An Icon of Lost Potential



In today’s world, the phone isn’t used quite as the inventors pictured, with actual calling being replaced by texting and snapchat.  But one item has been developed to replace the words that are too difficult to write: Emojis. In desperation, Sony has developed a film about these icons in an attempt to break the bank with another hit animated series.  Can they succeed, or will this movie be nothing but a bombardment of sad faced emojis?  Robbie K here to answer that question for you with another review.




The Animation:  You can say a lot of negative things about the movie, but one plus for this reviewer is the beautiful display Sony’s team has designed.  Like many movies, the characters move with fluid grace, transitioning through their adventure with little jumpiness.  High Five (James Corden) in particular has impressive moves, as having a hand expand beyond simple hand movements can be tricky business.  In addition, I enjoyed the visualization of the world within our phone, finding clever design in the development of the internal universes of each app (primarily Instagram’s frozen pictures).  I’ll admit, the characters aren’t realistic like Pixar, or even super creative design, but there is cleverness in the world itself.


It’s Cute:  When it comes to cartoons/animated marvels, the pendulum can swing to either side of the age spectrum.  Fear not those with little kids, this movie is certainly geared towards the younger side, filled to the brim with color, simplistic jokes, and over the top slapstick that will make many giggle.  Sure, there are a few drier jokes that adults will get, but for the most part this movie goes back to basics for family friendliness.  One won’t have to worry about inappropriate gestures or innuendos in this film.


The Morals:  Movies are a powerful tool to teach the lessons we humans are too ignorant to learn from mentors, school, and the quickly fading trend of reading.  Emoji’s movie solid lesson of being yourself and not conforming to the traditional ways is as good rehash of the traditional lesson.  Those who stand out from the norm will find great relevance to Gene (T.J. Miller)  and Jailbreak’s (Anna Faris) quest and most likely grab on to the characters.  It’s also always good to see a lesson in friendship as well, quoting the movie as “Better to have one good friend, than a bunch of fake fans followers”.  The strong emphasis on this will hopefully break through the persistent firewalls of your subconscious and get you contacting your buddies.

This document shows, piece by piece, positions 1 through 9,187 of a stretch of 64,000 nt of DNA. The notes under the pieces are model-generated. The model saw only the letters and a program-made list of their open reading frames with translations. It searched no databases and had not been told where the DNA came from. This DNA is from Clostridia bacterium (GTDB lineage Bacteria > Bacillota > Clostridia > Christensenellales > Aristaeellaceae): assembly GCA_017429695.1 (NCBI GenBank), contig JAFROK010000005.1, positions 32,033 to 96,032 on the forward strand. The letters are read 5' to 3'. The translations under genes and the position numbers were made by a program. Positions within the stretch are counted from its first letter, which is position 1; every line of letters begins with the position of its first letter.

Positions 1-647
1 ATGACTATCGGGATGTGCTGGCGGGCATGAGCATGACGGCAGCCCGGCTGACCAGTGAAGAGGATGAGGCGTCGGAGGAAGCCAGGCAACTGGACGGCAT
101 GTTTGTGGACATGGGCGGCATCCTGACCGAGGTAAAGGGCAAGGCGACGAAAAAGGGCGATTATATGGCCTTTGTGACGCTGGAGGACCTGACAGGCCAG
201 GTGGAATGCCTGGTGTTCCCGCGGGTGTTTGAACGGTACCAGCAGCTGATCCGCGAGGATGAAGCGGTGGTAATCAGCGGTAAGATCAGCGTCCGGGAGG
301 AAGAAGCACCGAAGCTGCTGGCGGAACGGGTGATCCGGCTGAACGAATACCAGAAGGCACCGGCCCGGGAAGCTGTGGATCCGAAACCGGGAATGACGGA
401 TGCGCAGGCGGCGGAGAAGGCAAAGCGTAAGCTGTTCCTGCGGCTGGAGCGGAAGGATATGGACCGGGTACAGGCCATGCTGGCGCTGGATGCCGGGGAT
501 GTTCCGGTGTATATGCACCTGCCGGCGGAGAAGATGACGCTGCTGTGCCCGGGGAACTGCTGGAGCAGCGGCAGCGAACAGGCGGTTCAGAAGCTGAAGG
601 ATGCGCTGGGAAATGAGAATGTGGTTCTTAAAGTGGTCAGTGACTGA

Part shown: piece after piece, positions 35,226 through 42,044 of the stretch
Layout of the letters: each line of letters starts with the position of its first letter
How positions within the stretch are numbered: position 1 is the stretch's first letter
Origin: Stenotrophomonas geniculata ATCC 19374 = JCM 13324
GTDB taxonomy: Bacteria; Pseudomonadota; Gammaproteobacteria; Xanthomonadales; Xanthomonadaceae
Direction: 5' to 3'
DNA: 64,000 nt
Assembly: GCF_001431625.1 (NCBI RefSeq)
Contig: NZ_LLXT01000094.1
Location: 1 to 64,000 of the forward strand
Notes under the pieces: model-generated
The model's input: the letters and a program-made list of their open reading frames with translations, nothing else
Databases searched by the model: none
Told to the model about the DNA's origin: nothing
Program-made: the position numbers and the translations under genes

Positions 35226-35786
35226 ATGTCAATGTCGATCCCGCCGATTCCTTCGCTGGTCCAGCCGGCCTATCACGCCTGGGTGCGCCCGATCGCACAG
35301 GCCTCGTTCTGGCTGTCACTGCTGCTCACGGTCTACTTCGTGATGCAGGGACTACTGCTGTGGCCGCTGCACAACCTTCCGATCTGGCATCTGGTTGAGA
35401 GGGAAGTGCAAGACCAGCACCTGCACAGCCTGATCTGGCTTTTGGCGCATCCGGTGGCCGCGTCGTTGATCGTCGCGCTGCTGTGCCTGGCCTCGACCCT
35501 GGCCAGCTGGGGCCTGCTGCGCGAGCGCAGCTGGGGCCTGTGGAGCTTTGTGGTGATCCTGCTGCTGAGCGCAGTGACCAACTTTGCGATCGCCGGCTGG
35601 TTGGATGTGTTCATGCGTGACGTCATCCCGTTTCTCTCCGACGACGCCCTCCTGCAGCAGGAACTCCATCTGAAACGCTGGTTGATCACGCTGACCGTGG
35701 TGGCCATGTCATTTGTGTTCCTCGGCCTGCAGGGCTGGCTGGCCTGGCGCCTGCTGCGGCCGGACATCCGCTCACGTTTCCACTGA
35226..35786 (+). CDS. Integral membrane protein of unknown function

Story:  Despite the morals infused into the story, the overall quality of Gene’s tale is very basic at best.  The Emoji movie has little sustenance to it, diving more into cramming the jokes in the short run time. After all the world building I had hoped for a little more depth to navigating the apps, facing the dangers of the cyber terror that lurk in our phones. I wanted suspense! I wanted exploration of a selection of apps. I wanted an adventure that had a little more depth behind it. I got very little of that.  All the obstacles they faced were fairly easy to circumvent, and often not worth mentioning at how lame they were. Certainly, they did a few things right (Just Dance 4), but for the most part, it was a huge loss of potential at decoding the craziness of our obsession with phones.


Humor:  Humor can be fun when balanced, but unfortunately Emoji movie lacks that balance, once again swinging the pendulum to the younger audience.  Most of the jokes are very simple statements that lack any finesse, or decent delivery to maximize the laughs. Much of the humor is dry, and although has adult components, lacks that clever zing that other films/programs do. James Corden rectifies this a little with High Fives self-absorbed personality, but even his banter gets stale after a while.  With all of the comedians in this movie, I really had expected more of this movie, but again missed potential.


Boring: If you haven’t gleamed it from the first two categories, then this should sum this up, Emoji movie is boring. There is no suspense to the adventure, and let’s face it no point, to the challenges at hand.  I found myself looking at the clock wondering how much longer I had in the ridiculous presentation of smart phone gimmicks.  Cute is always great, but it is better left to YouTube and Kid shows that are in short spans of time. Without the jokes to back it up, nor an impressive voice performance, there is just little to scream entertainment outside of watching a child’s smile light up at the colorful presentation.




You’ve seen the reviews of my colleagues, and they aren’t far from the truth… Emoji movie was a miss for Sony in terms of quality.  The lackluster jokes, lack of challenge, and reserved wit were not the right steps to take in this inconsistent adventure for success.  In fact, the best thing of this film is the animated short for Hotel Transylvania that precedes it.  Still, if you are looking for a safe, family trip to the movies, you’ve got the Emoji movie to save your bacon.  However, I highly recommend reserving this one for Netflix.